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CANAIMA NATIONAL PARK

Canaima was established as a national park in 1962 and its size was doubled to the present area in 1975. The park is best known for the unique table mountain (tepui ) formations: there are numerous waterfalls, including Angel Falls with a free drop of 1,002 m. The high level of endemism found on the summits of the tepuis has led to the recognition of Pantepui as a unique biogeographic entity.

The park protects the headwaters of the Caroní River which supplies Guri, the country's largest hydroelectric power station and source of 60% of the nation's energy. The savannah portion of the park is inhabited by the indigenous Pemón people, many of whom are settled and dependent on three Capuchin missions. A main road from Ciudad Bolivar runs along the eastern border of the park, bisecting its south-east corner and providing easy access for tourists. There are no other metalled roads within the park, the western section being accessible only by air.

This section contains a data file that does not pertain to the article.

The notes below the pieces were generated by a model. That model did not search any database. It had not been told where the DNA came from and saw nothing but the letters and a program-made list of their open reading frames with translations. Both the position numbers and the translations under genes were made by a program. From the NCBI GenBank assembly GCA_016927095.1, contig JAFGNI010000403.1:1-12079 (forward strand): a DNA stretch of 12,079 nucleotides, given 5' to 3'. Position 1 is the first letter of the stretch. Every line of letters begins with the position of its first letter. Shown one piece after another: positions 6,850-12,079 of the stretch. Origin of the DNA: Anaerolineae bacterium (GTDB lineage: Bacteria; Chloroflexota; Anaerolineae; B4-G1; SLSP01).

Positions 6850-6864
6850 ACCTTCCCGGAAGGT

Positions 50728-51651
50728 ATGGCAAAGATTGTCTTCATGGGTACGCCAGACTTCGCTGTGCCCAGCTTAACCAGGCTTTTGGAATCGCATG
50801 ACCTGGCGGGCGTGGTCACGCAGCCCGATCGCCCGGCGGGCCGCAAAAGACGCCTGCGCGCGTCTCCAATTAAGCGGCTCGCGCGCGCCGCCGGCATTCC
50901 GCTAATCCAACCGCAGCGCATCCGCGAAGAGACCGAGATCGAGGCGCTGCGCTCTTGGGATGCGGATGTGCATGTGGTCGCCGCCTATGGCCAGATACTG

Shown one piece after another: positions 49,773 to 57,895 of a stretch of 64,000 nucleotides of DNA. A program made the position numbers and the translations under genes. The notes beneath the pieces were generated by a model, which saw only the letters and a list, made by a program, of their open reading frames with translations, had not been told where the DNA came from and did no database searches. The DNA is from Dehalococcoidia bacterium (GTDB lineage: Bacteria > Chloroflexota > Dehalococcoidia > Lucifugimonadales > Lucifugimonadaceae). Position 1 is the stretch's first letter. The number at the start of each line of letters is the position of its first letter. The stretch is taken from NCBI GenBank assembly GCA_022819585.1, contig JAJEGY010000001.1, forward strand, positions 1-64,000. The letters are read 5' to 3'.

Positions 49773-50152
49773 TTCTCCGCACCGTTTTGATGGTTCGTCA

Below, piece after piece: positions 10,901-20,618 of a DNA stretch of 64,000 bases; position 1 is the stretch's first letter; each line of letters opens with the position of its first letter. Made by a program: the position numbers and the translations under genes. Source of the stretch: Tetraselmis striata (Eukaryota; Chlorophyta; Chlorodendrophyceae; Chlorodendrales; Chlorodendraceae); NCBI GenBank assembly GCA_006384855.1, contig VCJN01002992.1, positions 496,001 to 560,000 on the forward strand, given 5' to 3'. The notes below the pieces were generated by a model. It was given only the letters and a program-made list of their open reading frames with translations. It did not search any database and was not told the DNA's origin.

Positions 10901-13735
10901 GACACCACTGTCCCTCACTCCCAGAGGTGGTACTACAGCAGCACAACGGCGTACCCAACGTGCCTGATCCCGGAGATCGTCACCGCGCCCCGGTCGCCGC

Mt. Roraima
Caroni River
Auyantepui
Jaspe Waterfall
Kukenan Tepuy
Canaima Lagoon